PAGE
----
With the concept in place, he contacted his old friend Tony, and the two began looking for a location and investors. On April 1, 2000, they signed the lease on the building that formerly housed Peaceful Planet and began work on the build-out, most of which they did themselves. They employed a minimalist approach, using paint and lacquer to great advantage, particularly on the startling cobalt-blue walls, deep-aubergine exposed brick, and black-lacquered tables and chairs. Local artist Paul McLean contributed some intriguing light boxes and other work.
Virago describes its food as “fusion cuisine”; in execution, its menu relies on simple preparations and distinct flavors, with primary influences from Asia and the Southwest. The lunch menu, which I did not sample, includes five salads, two sandwiches, and six entrees, most under $10.
The dinner menu is divided, for clarity’s sake, into three typical categories, but most of Virago’s diners don’t order according to restaurant tradition. Many make a meal out of two or three starters, which is what I would do, or some go for a salad and sushi. Still, with a nod to their clients’ emphasis on socializing and schmoozing, Hyndman and Bates have kept the menu admirably simple, which makes choosing easier, and allows the kitchen to produce quantity and quality.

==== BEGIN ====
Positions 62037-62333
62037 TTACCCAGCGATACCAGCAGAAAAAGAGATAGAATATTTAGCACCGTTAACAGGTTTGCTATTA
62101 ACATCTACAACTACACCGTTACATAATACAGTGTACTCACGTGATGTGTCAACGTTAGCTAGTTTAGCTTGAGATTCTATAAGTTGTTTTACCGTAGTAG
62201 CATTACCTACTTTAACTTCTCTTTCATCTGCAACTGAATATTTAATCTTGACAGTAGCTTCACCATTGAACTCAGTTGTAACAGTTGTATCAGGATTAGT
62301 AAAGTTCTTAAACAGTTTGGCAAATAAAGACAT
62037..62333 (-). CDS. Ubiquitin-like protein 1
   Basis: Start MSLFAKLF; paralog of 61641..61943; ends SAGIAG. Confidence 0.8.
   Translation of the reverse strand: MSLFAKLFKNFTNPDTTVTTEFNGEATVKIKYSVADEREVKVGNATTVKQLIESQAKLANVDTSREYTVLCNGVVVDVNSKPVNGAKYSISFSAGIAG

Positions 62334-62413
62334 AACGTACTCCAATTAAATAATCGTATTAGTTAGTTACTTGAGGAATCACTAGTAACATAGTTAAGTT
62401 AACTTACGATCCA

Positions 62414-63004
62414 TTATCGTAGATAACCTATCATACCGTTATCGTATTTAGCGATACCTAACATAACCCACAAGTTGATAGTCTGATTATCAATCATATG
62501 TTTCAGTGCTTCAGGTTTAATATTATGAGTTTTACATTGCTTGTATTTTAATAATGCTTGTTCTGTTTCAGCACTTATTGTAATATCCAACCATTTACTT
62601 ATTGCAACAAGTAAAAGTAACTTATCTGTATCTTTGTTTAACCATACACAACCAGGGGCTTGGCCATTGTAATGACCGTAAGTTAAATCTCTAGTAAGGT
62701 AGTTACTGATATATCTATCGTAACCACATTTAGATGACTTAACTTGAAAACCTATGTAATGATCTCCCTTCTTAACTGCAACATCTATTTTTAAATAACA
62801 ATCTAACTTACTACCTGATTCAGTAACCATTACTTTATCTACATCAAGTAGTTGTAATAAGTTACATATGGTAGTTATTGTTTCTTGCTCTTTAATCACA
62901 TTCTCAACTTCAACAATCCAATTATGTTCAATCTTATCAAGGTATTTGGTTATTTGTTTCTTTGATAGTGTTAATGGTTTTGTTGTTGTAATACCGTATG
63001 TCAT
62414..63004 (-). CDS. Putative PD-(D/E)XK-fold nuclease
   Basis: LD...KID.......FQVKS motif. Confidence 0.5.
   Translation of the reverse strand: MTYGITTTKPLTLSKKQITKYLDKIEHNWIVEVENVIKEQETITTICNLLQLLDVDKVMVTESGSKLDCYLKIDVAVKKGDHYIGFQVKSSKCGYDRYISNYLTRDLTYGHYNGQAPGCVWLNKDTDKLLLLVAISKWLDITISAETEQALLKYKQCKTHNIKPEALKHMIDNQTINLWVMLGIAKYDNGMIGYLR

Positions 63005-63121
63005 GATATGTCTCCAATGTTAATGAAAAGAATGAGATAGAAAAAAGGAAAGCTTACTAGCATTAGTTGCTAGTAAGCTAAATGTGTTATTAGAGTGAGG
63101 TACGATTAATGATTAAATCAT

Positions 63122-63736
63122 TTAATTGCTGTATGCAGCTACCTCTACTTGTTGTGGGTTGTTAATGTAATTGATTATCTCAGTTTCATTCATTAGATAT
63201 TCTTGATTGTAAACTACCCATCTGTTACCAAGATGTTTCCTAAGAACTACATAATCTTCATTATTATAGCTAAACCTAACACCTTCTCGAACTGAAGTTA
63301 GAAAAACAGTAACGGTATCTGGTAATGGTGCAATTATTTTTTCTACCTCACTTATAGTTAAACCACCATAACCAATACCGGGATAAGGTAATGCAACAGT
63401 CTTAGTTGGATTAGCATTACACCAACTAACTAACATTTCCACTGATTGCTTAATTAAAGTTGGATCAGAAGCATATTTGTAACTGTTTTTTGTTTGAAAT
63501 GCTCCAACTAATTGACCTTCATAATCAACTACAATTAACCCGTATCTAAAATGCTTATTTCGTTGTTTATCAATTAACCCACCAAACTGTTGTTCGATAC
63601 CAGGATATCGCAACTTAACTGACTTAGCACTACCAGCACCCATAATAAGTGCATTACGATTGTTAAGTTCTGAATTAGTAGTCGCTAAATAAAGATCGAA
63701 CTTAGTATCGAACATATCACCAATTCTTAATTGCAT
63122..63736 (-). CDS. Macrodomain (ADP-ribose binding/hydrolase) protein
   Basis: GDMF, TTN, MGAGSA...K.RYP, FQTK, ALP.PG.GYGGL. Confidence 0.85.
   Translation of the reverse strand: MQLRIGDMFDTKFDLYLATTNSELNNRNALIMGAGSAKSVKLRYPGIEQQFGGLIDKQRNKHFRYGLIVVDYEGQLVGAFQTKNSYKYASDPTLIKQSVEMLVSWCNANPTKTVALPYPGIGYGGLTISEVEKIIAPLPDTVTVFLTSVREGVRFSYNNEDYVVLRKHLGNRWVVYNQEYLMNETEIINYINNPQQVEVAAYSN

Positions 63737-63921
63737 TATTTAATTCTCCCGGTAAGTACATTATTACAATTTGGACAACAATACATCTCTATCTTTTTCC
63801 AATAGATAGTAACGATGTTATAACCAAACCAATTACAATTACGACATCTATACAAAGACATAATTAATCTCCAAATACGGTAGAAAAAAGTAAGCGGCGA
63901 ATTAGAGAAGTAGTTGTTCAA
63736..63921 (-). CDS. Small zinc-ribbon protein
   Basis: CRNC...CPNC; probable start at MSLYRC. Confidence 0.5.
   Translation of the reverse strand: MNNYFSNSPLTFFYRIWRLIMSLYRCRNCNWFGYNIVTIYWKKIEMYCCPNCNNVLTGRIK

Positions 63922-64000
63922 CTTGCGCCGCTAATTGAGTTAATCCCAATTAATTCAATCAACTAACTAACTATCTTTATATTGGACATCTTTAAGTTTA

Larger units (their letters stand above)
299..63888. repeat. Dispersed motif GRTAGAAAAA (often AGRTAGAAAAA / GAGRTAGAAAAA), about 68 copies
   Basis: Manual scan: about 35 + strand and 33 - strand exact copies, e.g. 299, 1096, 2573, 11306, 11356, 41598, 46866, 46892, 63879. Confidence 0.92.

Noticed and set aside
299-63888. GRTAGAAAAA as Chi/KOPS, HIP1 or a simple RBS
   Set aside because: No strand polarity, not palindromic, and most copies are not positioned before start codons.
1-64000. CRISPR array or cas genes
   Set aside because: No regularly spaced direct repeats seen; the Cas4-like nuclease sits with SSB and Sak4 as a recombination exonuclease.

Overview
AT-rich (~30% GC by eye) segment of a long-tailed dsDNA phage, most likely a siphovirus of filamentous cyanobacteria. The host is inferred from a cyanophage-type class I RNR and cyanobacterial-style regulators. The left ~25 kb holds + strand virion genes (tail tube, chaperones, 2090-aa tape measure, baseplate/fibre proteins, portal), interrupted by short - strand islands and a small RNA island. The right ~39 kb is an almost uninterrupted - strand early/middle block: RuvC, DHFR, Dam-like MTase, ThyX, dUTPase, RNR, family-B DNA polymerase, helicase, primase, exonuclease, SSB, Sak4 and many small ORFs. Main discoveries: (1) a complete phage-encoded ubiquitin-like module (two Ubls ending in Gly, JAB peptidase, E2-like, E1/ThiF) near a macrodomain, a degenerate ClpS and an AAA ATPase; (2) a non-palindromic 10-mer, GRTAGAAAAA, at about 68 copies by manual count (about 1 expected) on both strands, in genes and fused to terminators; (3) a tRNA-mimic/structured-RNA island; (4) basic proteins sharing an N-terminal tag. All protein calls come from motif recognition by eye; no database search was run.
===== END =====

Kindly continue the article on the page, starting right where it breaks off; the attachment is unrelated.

On the night our party of eight dined at Virago, we found more hits than misses. We began with a selection of smaller plates. Of particular note was the ceviche of the day, a gorgeous presentation of scallops with a silky texture and divine flavor crowning a bright-green cucumber salad dressed in rice wine vinegar. I admit to hogging most of that dish. Other starters I could make a meal of included the crispy vegetarian spring roll with an addictive spicy peanut sauce; the tempura shrimp, calamari, and soft-shell crab combo with chipotle or soy dipping sauce; the glistening mold of tuna tartare on a spicy seaweed salad; and the mixed seafood eggroll with black-bean sauce and hot-and-sour pineapple salsa. The empanada was too heavy, and the house-smoked salmon bland, though we scooped up every bit of the wasabi crème fraîche that came with it.
We tried a couple of sushi rolls, which are huge, two-bite affairs at Virago. They were not as good as those at Shintomithe sushi standard-setter in townbut they were squeaky-fresh. We sampled just one salad, the baby spinach with a petite log of pumpkin-seed-encrusted goat cheese and a fiery chipotle dressing that should have carried a consumer warning.
Among the large plates, the delectable honey-banana sea bass has deservedly become Virago’s most popular dish. We also loved the shrimp and scallops over udon noodles with a coconut peanut sauce; the grilled free-range chicken, which sported a perfect char of blackberry barbecue sauce; and the pan-seared duck breast in a plum sauce reduction. The filet was very disappointing, with the mealy texture and lack of flavor that indicates a quick thaw.
We arrived at Virago at 6:30 p.m. when it was still relatively quiet, though the noise level in the room is high even when it is nearly empty. By the time we left, all three rooms were teeming with the young and the restless, and we found the noise level nearly painfula pretty good sign we are too old for Virago. Are Hyndman and Bates talking to me when they say bitch no more? No, but for that alluring demographic of 25- to 35-year-old singles and DINKs, their concept is speaking loud and clear and is certainly worth listening to.